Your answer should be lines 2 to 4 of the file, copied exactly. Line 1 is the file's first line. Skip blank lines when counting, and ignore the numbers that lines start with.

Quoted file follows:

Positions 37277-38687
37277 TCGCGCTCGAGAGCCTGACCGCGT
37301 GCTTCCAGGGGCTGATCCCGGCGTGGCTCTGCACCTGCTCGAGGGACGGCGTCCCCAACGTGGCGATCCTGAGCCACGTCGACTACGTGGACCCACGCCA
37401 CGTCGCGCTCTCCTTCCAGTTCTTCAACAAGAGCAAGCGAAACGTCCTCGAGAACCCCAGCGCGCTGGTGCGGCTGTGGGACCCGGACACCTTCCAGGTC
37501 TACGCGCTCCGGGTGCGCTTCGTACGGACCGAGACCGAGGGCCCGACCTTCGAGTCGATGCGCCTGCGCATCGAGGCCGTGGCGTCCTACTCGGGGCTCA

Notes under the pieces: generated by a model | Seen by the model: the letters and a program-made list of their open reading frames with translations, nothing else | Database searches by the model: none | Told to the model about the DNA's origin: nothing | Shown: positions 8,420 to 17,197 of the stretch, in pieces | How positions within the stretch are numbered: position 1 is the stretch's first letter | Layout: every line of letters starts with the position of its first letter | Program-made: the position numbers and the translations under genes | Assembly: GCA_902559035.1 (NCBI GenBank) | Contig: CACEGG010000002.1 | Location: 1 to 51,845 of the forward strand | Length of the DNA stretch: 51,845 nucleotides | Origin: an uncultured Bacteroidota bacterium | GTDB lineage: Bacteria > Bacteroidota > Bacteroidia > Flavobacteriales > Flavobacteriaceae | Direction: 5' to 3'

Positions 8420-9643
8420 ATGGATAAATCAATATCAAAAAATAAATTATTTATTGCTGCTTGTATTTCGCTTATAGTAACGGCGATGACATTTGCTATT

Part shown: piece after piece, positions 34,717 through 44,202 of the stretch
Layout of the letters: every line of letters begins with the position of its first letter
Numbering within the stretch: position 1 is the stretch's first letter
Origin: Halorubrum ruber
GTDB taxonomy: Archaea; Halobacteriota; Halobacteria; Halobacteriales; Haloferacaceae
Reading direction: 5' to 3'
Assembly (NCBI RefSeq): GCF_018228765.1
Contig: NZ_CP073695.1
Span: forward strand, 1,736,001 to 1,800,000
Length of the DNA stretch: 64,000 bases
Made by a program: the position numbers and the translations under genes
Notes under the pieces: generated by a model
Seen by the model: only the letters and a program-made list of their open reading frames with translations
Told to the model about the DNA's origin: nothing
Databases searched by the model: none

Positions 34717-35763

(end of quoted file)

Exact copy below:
37277 TCGCGCTCGAGAGCCTGACCGCGT
37301 GCTTCCAGGGGCTGATCCCGGCGTGGCTCTGCACCTGCTCGAGGGACGGCGTCCCCAACGTGGCGATCCTGAGCCACGTCGACTACGTGGACCCACGCCA
37401 CGTCGCGCTCTCCTTCCAGTTCTTCAACAAGAGCAAGCGAAACGTCCTCGAGAACCCCAGCGCGCTGGTGCGGCTGTGGGACCCGGACACCTTCCAGGTC